What happens if a relative dies, and leaves outstanding mortgages or other debts? Which beneficiaries will see their inheritances reduced by payment of those debts?
The first thing to look at is the decedent’s will. If the will directs the executor to pay expenses or debts in a certain manner, those wishes should be followed. Otherwise, in order to pay the estate’s debts and expenses of administration, or other items like a family allowance, probate code section 21402 delineates the order in which property is to be sold:
- Property not disposed of by will.
- Property devised or bequeathed to a residuary legatee.
- General gifts to non-relatives.
- General gifts to relatives.
- Specific gifts to non-relatives.
- Specific gifts to relatives.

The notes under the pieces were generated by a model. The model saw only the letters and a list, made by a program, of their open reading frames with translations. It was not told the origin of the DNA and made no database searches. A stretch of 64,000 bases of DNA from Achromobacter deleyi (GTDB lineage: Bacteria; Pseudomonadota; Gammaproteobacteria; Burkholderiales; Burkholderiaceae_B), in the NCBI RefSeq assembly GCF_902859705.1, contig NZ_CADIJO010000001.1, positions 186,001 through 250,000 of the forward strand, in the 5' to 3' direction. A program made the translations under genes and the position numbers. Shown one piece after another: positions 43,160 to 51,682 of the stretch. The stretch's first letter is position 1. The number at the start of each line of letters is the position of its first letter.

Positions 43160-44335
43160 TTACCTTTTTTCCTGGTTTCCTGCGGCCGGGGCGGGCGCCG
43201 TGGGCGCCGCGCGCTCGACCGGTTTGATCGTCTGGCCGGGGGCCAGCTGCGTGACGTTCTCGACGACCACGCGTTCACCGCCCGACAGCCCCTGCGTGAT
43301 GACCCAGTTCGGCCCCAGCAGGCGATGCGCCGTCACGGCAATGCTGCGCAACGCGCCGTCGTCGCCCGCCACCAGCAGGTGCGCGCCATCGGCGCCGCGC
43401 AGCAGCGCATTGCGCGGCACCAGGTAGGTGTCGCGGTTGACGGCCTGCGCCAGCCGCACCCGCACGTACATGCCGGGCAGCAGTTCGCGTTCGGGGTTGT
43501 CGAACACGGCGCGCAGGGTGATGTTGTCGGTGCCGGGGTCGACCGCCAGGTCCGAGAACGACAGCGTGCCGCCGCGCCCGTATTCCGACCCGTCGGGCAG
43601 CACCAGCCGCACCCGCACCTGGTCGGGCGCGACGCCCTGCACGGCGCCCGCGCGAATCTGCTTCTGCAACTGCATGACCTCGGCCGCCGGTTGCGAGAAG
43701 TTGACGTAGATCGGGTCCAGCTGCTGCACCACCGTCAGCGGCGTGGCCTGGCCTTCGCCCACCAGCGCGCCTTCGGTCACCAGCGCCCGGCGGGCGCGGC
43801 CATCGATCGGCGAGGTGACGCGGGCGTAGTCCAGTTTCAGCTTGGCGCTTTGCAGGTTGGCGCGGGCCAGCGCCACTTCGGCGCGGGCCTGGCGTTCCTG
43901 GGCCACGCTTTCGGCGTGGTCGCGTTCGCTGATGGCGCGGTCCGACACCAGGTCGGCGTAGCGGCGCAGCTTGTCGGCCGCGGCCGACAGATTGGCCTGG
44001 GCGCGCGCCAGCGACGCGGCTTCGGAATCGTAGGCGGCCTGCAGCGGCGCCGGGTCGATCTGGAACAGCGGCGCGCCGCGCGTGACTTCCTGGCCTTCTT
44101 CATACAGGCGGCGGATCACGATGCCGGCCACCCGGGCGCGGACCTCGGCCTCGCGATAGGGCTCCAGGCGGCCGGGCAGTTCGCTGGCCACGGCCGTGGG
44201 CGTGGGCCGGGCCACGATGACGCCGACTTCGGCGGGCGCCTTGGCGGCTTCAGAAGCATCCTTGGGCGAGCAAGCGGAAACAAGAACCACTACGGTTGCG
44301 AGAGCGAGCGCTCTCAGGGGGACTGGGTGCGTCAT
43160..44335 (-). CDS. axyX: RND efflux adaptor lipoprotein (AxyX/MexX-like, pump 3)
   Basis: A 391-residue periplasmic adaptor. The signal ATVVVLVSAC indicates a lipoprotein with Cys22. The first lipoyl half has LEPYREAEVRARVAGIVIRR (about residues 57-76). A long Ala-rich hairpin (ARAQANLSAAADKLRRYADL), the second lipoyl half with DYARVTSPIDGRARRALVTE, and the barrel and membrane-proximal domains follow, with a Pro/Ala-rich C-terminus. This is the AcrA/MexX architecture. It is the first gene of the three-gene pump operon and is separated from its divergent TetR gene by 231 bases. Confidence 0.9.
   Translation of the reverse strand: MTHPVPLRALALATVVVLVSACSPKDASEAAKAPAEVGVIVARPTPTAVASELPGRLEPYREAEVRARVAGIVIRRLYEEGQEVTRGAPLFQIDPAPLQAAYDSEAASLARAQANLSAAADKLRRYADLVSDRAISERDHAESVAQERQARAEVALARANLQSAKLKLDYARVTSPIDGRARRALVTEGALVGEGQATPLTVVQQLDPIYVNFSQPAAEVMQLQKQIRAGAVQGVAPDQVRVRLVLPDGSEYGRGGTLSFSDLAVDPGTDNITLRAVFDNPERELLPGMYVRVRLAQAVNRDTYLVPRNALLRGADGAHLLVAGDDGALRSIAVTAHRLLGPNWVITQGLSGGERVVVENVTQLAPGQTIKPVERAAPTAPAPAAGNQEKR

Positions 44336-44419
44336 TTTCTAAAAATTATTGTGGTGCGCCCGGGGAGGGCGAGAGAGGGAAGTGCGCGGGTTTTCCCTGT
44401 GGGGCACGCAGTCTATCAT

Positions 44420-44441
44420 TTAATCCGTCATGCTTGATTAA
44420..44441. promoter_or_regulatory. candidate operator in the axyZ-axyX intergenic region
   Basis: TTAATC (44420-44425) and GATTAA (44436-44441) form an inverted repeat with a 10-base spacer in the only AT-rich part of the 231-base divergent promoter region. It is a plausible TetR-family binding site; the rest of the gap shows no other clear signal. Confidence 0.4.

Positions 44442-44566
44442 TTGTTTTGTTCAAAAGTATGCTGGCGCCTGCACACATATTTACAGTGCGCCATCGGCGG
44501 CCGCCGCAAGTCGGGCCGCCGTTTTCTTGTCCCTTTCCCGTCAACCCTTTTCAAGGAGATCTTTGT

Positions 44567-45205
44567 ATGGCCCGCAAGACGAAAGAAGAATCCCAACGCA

However, absent a specific direction in the will, debts on property held in joint tenancy by the decedent and spouse are not to be paid by the estate. Also, the above will be modified in the event there are pretermitted (inadvertently omitted) children or spouses.
The estate’s representative may use discretion as to which property to sell, whether to sell all or a part of decedent’s interest, and whether to sell at public auction or private sale.
As far as personal liability for debts, the probate code provides that the decedent’s surviving spouse’s liability will not exceed the fair market value at date of death (minus liens and encumbrances) of the surviving spouse’s one-half of community and quasi-community property and the value of decedent’s property passing to the surviving spouse without administration.